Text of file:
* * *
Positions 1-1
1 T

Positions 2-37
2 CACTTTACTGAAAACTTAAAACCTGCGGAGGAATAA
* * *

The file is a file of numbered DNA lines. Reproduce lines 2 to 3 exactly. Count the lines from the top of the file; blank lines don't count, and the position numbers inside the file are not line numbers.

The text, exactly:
1 T

Positions 2-37